In attempting to define PWA it’s helpful first to compare traditional web apps and ‘native’ apps.
Native apps are, unsurprisingly, apps that run natively on a device, i.e. not in a web browser.
Their characteristics can be summed up as:
Some of the downsides of native apps are:
A web app is essentially a traditional responsive website that runs in a web browser on any computer or device.
Web app characteristics are:
And some of the downsides of web apps are:
Those of you paying attention may have spotted a pattern by now. Quite often the downsides of one type of app are positives in the other, and vice versa. So what if there was a way to somehow combine both? Ladies and gentlemen, I give you… Progressive Web Apps!
Certainly PWA is nothing new. The phrase ‘progressive web app’ has been around since 2015, but the underlying principles have been around longer still. The term describes a group of technologies (modern web APIs) that take advantage of features offered by modern browsers, such as web storage, service workers and web app manifests. These combine to provide an integrated, app-like experience. All modern browsers are now capable of supporting PWA; Firefox, Safari, Chrome, Edge and so on. For a more in-depth read on the technical aspects of progressive web apps check out the Wikipedia article.
One of the huge plusses of progressive web apps is that, at their core, they are still just regular web apps - they are built on common web technologies, such as HTML, CSS and JavasScript, which means they are (relatively speaking) easy to maintain and update; forming a single codebase that will run in any standards-compliant web browser. Updating a PWA is as ‘simple’ as updating any other website/page. There is also, therefore, no requirement for an app store or digital distribution platform - simply fire up your web browser and off-you-go. Progressive web apps can also work offline and provide many app-like features, such as push notifications, installing on the dock/home screen and so on.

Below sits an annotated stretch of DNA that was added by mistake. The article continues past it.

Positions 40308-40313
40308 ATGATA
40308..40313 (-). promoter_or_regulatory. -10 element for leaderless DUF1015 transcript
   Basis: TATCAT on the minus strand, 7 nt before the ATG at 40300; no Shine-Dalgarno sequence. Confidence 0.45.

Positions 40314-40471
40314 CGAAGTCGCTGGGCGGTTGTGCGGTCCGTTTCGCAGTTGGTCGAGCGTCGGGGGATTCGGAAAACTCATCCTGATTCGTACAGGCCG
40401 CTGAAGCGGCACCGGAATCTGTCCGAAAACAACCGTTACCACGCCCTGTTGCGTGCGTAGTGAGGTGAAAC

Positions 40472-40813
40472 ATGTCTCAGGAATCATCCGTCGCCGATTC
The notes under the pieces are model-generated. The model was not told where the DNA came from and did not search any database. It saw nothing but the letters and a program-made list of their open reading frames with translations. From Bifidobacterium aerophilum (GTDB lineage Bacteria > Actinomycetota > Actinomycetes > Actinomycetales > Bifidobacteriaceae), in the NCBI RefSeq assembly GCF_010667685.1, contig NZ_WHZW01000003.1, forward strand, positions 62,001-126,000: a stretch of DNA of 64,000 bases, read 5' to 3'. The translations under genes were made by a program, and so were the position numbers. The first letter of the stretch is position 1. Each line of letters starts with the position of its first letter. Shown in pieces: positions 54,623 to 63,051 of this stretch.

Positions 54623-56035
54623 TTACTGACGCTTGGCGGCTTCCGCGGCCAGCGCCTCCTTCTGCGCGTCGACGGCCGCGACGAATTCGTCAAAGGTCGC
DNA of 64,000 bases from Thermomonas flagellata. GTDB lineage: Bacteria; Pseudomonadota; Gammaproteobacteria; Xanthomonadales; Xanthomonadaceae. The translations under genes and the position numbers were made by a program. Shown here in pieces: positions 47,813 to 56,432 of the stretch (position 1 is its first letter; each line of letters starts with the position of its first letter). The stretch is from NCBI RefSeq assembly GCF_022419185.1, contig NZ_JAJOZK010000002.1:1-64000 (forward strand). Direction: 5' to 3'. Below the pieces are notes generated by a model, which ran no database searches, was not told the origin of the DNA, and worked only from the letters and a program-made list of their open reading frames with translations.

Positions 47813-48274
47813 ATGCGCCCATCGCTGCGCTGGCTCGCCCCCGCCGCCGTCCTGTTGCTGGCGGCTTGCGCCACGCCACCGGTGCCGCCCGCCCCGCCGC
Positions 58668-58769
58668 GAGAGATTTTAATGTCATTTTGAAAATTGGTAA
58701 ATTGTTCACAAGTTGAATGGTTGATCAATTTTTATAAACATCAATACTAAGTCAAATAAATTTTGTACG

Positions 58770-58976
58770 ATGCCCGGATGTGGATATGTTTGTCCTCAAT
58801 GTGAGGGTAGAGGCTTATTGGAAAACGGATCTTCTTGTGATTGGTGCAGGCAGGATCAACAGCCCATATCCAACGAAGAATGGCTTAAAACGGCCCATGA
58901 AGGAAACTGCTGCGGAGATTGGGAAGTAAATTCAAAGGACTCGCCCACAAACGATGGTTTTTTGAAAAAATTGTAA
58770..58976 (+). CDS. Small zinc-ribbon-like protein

Research has shown that user engagement increases when comparing traditional web apps to progressive web apps:
“For example, Twitter saw a 65% increase in pages per session, 75% more Tweets, and a 20% decrease in bounce rate, all while reducing the size of their app by over 97%. After switching to a PWA, Nikkei saw 2.3 times more organic traffic, 58% more subscriptions, and 49% more daily active users. Hulu replaced their native desktop experience with a Progressive Web App and saw a 27% increase in return visits.”
– Source: What are Progressive Web Apps
So it’s fair to say that the gap between web apps and native apps is significantly narrowed through the use of PWA.
As an ecommerce agency we see PWA as a huge opportunity to improve the overall online shopping experience for customers/users, to increase engagement and ROI for our clients, and to improve our own efficiencies in delivering our ‘product’. For this reason we made the decision last year to wholeheartedly invest our time and resources into delivering all our future online stores as progressive web apps.
This year we partnered with Vue Storefront, an “Ultrafast, offline-ready and platform-agnostic Progressive Web App”. Vue Storefront brings huge workflow efficiencies by completely decoupling the front end from the back end, and leverages all the benefits that a PWA can bring. We are able to ‘plug in’ any eCommerce framework such as Magento, Shopware, BigCommerce and so on and, using our own integration platform, any other third-party system such as warehouses, ERP, CRM, ESP, POS.
To summarise, the key benefits of online stores powered by Vue Storefront are:
So there you have it, Progressive Web Apps. We strongly believe that Progressive Web Apps are the future for fast, high-volume, high-converting online stores. If you would like to know more about PWA, or how GPMD can help you turbo-charge your online store, please get in touch.